You've touched on this already, but what benefits do the young people get from being involved in the project?
"The project aims to impact on young people in a variety of ways and independent external evaluation indicates that it is having success in creating a positive change in the perception of disabled people in communities; unlocking the potential of young people to be agents for change; increasing the number of people volunteering in their communities; enhancing young people’s life and employability skills and empowering disabled people to be more integrated in society."
What’s been your own highlight so far?
"The headline event for the project is the delivery of this residential National Inclusive Futures Camp, where 120 Inclusive Futures volunteers from across the UK are given the opportunity to undertake a range of high quality leadership and volunteering workshops, focused on the aims of the programme. Youth Sport Trust has a twenty year track record of hosting Leadership Camps at Loughborough University. The camps aim to develop young people as confident young leaders and support them to learn more about themselves, helping them to be the best they can be both in life and in sport. Our camps have engaged thousands of young people over their lifetime, giving the young people attending them the opportunity to develop personal skills, leadership skills, friendships, confidence and compassion. It was my privilege to host the opening and closing ceremonies, as well as working alongside the volunteers to support them on a personal journey over the three days. I was thoroughly inspired by so many of the young people who showed courage in facing their fears, compassion with others, and collectively started to build and experience the sort of world they want to live in. Taylor McTaggart is just one of the Inclusive Futures volunteers who inspired me over the three days."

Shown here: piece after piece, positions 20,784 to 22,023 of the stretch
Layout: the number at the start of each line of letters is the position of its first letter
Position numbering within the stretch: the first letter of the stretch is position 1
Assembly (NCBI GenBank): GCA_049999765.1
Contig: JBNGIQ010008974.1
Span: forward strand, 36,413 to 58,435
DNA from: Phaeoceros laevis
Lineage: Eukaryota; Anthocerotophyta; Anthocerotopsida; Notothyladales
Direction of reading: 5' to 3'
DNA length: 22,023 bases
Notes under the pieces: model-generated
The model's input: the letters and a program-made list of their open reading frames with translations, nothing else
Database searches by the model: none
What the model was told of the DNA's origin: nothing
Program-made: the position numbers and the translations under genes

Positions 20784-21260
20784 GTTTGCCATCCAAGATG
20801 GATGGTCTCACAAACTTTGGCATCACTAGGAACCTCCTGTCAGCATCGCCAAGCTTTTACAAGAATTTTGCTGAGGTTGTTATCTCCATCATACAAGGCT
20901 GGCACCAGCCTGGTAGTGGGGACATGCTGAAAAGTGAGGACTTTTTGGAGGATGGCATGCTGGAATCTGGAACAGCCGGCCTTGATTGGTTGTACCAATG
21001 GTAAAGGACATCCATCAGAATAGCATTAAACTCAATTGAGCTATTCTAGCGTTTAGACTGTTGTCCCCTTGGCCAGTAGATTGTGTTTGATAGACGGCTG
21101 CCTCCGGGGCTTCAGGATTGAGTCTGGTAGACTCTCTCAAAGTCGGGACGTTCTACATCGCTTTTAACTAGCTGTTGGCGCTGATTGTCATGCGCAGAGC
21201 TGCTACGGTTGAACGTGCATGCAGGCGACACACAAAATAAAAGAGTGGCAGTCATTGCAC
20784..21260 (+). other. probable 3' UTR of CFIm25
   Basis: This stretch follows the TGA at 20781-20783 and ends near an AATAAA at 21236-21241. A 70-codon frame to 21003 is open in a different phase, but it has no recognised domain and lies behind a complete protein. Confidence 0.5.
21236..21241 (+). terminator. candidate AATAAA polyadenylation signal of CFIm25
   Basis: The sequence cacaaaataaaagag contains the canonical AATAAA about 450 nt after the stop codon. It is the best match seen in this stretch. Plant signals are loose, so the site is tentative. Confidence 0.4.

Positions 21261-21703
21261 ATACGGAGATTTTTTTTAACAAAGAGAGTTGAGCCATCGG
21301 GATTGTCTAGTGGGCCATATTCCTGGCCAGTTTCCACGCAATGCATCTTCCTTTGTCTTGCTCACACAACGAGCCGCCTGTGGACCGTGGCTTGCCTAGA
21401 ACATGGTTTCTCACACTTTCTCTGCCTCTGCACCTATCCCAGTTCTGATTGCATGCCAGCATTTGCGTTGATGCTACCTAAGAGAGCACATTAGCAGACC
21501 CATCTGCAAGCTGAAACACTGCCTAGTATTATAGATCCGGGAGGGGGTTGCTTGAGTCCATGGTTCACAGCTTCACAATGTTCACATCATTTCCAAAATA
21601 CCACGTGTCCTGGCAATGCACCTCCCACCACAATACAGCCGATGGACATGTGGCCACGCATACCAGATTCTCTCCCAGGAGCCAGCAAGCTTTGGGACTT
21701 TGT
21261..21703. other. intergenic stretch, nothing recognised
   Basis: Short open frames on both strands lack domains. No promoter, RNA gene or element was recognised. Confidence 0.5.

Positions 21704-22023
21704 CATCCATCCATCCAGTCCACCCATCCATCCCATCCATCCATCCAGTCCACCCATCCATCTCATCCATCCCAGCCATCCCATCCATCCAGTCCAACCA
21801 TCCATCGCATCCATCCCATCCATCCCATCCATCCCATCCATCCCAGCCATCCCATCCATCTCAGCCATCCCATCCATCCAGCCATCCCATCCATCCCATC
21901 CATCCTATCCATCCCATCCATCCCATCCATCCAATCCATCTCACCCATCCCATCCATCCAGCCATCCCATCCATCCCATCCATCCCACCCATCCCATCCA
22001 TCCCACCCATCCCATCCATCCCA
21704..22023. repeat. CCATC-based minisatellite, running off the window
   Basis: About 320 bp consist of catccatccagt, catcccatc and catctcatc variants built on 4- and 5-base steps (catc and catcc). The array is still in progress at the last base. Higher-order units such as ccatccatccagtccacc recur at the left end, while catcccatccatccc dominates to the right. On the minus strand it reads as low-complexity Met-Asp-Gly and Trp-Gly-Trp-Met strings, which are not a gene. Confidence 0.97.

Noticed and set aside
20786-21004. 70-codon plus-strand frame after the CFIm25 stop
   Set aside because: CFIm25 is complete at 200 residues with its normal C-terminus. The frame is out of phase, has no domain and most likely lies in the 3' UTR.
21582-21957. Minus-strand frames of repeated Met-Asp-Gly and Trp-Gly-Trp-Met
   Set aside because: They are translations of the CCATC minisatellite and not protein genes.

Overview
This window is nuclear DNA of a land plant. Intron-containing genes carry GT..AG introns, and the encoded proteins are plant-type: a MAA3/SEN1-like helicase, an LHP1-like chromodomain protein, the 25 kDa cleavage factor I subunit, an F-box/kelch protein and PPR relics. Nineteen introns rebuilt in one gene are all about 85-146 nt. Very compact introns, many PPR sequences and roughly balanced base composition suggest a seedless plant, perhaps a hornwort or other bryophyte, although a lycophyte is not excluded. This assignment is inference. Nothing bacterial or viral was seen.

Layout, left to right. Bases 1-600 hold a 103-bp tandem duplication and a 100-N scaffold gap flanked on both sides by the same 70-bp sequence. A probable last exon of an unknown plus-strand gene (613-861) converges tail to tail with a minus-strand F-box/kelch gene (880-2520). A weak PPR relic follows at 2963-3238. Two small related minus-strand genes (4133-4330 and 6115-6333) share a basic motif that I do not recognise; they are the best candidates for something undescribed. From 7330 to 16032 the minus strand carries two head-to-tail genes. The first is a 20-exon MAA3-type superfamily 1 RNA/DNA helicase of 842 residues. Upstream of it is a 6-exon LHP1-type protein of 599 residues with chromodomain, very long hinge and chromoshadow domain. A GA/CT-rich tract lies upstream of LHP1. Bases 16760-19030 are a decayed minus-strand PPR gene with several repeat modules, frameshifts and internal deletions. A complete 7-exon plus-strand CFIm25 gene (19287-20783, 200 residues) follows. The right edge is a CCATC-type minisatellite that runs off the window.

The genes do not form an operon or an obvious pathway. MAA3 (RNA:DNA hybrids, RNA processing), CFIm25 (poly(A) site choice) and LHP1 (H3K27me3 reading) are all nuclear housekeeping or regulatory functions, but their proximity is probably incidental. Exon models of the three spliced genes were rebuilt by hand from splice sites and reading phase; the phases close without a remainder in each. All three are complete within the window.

…and what’s the biggest challenge for Inclusive Futures?
"The biggest challenge is ensuring that all disabled volunteers have high quality volunteering experiences, which can sometimes prove to be a challenge. To try to overcome this, we are working in partnership with English Federation of Disability Sport to create an inclusive volunteering tool kit for the host cities and volunteers to support them to advocate and influence positive volunteering opportunities for disabled people."
Do you have any advice for young people considering getting involved in Inclusive Futures?
"Rather than taking my advice, I think it is more appropriate to hear what Taylor says: 'Being part of the initiative completely changed me. It built my confidence as a leader and gave me a voice... now I lead a boccia club at my school, volunteer at sports event in the community and teach different inclusive sport activities including table hockey to the elderly. All this has been possible because I believe in myself. I hope when people read this, they feel motivated to achieve something for themselves. I want young people with disabilities to realise they have choices. Sport can help you do that and has definitely helped me. Being involved in Inclusive Futures has completely changed me and I would encourage all young people to get involved. Give it a go, be part of something special. Anyone who lives with a disability knows that it can be trying at times, but the difficulties you face along the way, will only make you stronger. Be proud – be brilliant'."
Thanks so much for taking time out from your day job and being a Member of the House of Lords to talk to us – speaking of which, don’t those red cloaks get really hot in the summer?
"The red robes are only worn on formal occasions - but yes, they are warm!!"